Aside from Russia, the main international destinations to/from Tajikistan are:
- Istanbul — Turkish Airlines, Somon Air
- Dubai/Sharjah — Somon Air, Tajik Air
- Frankfurt — Somon Air
- Tehran — Somon Air, Iran Aseman Airlines
Somon Air plans to add services to China in the future.
The airport in Khujand has service to about a dozen Russian cities through 8 carriers plus a weekly China Southern Airlines flight to Ürümqi.
While relations with Uzbekistan are the best among Tajikistan's neighbours, it is the most crossed by travellers and the roads to these crossings are in much better condition than those leading to Kyrgyzstan or Afghanistan. As of 2010, Tajik vehicles were not beint allowed into Uzbekistan and Uzbek vehicles needed to pay large tariffs to enter Tajikistan. So your trip may require taking one vehicle to the border and catching a ride on another after crossing the border. The journey from Tashkent to Khujand takes about two and a half hours and is frequently travelled by private cars and marshrutkas (minibuses) which will take you along for a small amount (under USD10). The short (60 km) trip from Samarkand, Uzbekistan to Penjikent is also frequently travelled by private cars and marshrutkas. As of July 2012, the border crossing near Penjikent is closed due to strained relations between Tajikistan and Uzbekistan. If you want to go to Samarkand from Khujand, you have to cross border at Oybek post (250 km from Samarkand). There are marshrutkas and taxis from Khujand to Oybek. Taxis cost from 50 to 100 somonis depending on time of a day.
In winter months, snow blocks the passes connecting Dushanbe with the north of Tajikistan. To travel to Dushanbe during these months, you need to head south and cross from Termez, which will take you around the west & south sides of the mountains and take you to Dushanbe.
From Kyrgyzstan, there are a couple of options, mostly from Osh and none make for a very smooth journey. The rugged, remote Pamir Highway (see next paragraph) is the slowest, but most popular. From the crossroads at Sary-Tash, a road leads west for 500 km through the Karategin Valley to Dushanbe. A little rugged near the border, but not nearly so as the Pamir Highway. A third option is from the Batken region to Isfara, but it passes through several of the Uzbek enclaves within Kyrgyzstan, necessitating a multiple-entry Uzbek visa and plenty of time for border crossings; bypassing these enclaves is a pain and requires navigating lots of poor, local roads with little or no signage. Travelling through the Ferghana Valley, it also has the least interesting scenery and ethnic confrontations in the region make this a poor choice for travellers.
A scenic, albeit rough, journey into Tajikistan is via the Pamir Highway which runs from Osh to Khorog to Dushanbe. Just about the only highway in the GBAO region, this route ranges from smooth tarmac full of busses, trucks to a single-lane road carved into a cliff. The border crossing lies at 4280 m and peaks at the Ak-Baital Pass at 4,655 m. The journey takes 2-3 days from Osh-Khorog and three on the rougher stretch from Khorog to Dushanbe, longer if you want to stop and enjoy the scenery. Minivans travel the route from Osh to Murghab every few days for USD15; hitch hiking on Kamaz trucks and ZIL petrol tankers is also possible anywhere en route for USD10. A 4-wheel drive is necessary and large portions of the highway are impassible in winter and frequently blocked by mudslides in spring.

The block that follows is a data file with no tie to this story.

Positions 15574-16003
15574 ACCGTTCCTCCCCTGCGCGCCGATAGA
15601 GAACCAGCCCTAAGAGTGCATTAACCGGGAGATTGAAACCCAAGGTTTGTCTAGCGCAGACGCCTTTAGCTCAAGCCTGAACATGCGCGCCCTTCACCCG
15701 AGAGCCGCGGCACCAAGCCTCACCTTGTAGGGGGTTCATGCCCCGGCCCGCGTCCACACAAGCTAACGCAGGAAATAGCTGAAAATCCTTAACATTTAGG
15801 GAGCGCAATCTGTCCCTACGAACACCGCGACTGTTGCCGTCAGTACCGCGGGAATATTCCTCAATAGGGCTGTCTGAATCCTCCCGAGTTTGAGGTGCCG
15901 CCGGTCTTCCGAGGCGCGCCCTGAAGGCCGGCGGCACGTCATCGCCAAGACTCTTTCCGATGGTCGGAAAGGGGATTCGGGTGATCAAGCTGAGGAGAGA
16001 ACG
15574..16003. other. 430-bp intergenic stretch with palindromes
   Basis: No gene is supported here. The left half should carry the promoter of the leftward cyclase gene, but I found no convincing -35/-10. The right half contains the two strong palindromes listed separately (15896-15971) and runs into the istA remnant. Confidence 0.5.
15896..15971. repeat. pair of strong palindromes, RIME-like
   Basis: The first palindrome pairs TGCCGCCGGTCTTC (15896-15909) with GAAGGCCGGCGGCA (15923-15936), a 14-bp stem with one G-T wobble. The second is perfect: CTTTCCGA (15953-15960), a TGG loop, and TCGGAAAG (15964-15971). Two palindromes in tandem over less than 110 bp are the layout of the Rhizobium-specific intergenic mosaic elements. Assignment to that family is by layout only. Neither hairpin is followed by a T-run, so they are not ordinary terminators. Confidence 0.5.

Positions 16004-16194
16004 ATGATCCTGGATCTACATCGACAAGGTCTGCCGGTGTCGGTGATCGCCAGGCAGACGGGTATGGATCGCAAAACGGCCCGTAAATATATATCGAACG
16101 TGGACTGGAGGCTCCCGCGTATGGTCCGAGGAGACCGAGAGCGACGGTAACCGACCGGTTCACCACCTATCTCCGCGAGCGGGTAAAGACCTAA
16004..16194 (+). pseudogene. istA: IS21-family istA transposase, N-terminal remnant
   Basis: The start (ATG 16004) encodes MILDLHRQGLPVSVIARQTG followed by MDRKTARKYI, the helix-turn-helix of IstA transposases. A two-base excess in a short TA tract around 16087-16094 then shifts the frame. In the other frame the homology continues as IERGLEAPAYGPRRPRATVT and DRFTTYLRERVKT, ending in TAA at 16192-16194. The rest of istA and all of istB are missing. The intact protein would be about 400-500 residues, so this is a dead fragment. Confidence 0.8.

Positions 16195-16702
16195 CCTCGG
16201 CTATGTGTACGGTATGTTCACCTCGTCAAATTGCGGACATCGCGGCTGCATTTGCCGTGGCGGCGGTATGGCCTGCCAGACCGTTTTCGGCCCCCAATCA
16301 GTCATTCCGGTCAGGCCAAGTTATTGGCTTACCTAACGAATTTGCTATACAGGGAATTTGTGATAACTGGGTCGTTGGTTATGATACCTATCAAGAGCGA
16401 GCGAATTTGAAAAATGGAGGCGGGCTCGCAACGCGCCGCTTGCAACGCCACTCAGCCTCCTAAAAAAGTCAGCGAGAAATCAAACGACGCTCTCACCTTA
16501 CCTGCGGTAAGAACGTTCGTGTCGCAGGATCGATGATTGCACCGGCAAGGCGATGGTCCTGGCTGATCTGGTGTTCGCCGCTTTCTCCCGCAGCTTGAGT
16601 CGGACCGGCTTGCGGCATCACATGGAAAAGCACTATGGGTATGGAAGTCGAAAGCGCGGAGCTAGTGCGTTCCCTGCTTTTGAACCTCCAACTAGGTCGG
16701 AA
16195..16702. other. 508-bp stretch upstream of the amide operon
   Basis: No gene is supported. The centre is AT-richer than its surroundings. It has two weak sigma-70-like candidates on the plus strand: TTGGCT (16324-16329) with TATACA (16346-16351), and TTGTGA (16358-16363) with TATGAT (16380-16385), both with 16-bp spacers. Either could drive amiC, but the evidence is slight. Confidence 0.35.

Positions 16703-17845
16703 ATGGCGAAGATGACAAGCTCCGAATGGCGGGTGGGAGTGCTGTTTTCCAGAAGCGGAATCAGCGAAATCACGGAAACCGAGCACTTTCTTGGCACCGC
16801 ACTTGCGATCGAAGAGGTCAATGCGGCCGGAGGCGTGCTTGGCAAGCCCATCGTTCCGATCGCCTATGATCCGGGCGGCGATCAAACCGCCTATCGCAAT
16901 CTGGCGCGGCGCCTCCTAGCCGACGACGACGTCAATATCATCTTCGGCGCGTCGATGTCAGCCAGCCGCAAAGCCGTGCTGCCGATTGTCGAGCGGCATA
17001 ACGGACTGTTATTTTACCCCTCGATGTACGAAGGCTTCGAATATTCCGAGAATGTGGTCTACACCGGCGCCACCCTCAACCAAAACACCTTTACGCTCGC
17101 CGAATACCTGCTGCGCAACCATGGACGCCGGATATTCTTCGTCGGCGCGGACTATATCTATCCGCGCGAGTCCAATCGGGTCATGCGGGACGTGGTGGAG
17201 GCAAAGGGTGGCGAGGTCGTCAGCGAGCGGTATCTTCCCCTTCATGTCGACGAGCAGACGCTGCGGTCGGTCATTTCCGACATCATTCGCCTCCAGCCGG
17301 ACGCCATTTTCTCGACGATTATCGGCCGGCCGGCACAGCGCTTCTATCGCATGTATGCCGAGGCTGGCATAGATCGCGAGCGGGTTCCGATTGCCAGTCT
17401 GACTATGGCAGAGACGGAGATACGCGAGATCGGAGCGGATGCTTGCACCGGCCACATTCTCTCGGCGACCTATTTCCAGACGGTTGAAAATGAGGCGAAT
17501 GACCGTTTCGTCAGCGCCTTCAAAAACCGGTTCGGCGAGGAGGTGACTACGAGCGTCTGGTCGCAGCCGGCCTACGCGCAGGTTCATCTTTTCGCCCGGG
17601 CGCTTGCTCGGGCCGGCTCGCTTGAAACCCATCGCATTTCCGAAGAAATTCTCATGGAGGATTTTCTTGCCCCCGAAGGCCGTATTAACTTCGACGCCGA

The US has funded a couple of bridges connecting Tajikistan with Afghanistan. Roads from Qurghonteppa, Kulob, & Dushanbe lead to the main crossing at Nizhnii Panj. From there, a road leads south to Kunduz which, as of 2010, was a stronghold of the Taliban in the north of Afghanistan. There is a bridge at Khorog leading to Feizabad, Afghanistan as well as a few mountainous roads elsewhere in the GBAO leading to Afghanistan.
A border crossing with China was opened in 2004. The crossing and connecting roads link the Pamir Highway with the Karakorum Highway and provides a link to Kashgar (Kashi) to the north and Pakistan to the south. As of 2010, it remains closed to foreigners.
A ferry operates across the Pyanj river between Afghanistan and Tajikistan that costs roughly USD10 one way. However, the opening of the US-funded bridge over the Pyanj will likely end this service, which crosses roughly three times per day and does not run on Sundays.
There are two international connections to Tajikistan: Moscow-Dushanbe (2 per week) and Moscow-Khujand (one weekly), both visible on the Russian Railways website. Passengers are only supposed to board them only at stations in Russia and in Kazakhstan. There are only service stops on Uzbek and Turkmen territory. Trains to Moscow are popular with migrant workers.
The Moscow-Khujand train crosses Kazakhstan and Uzbekistan so one simply needs respective transit visas.
The Moscow-Dushanbe train takes around five days and crosses Kazakhstan, Uzbekistan, Turkmenistan and Uzbekistan again. The Turkmen part is virtually inaccessible for non-Tajik citizens as Turkmenistan does not issue transit visas "from-then-again-to Uzbekistan" and one would need a standard non-transit visa (Tajiks don't need any papers for transiting Turkmenistan with this train). One could in principle leave the train before it enters Turkmenistan, take a bus/taxi and re-board it again once it re-enters Uzbekistan.
Scheduled minivans run between the major cities but otherwise hiring a vehicle or sharing one with other passengers is the only way to travel around the country. Prices are generally per person, not for the vehicle, and divided by the number of passengers.
SUVs can be hired and leave daily from Khujand's large minibus terminal located just outside the city. Prices are negotiable but should be in the range USD60 per person. Check that the vehicle is fit for long road travel, and inspect the spare tire.
As the country is broken into many isolated areas by mountain passes that are closed in winter, travel during this time is by air only, if the planes are flying. Tajik Air and Somon Air operate several daily flights to Khojand (between 35 and 70 minutes, depending on the plane) and Khorog, a thrilling plunge through mountain peaks. This flight does not go if it is windy. Ticket vendors next to the Green Market in Dushanbe can provide a reliable estimate of their timetable. Make sure you arrive early for your flight. Also, passports and visas will be checked on domestic flights, so bring them with you.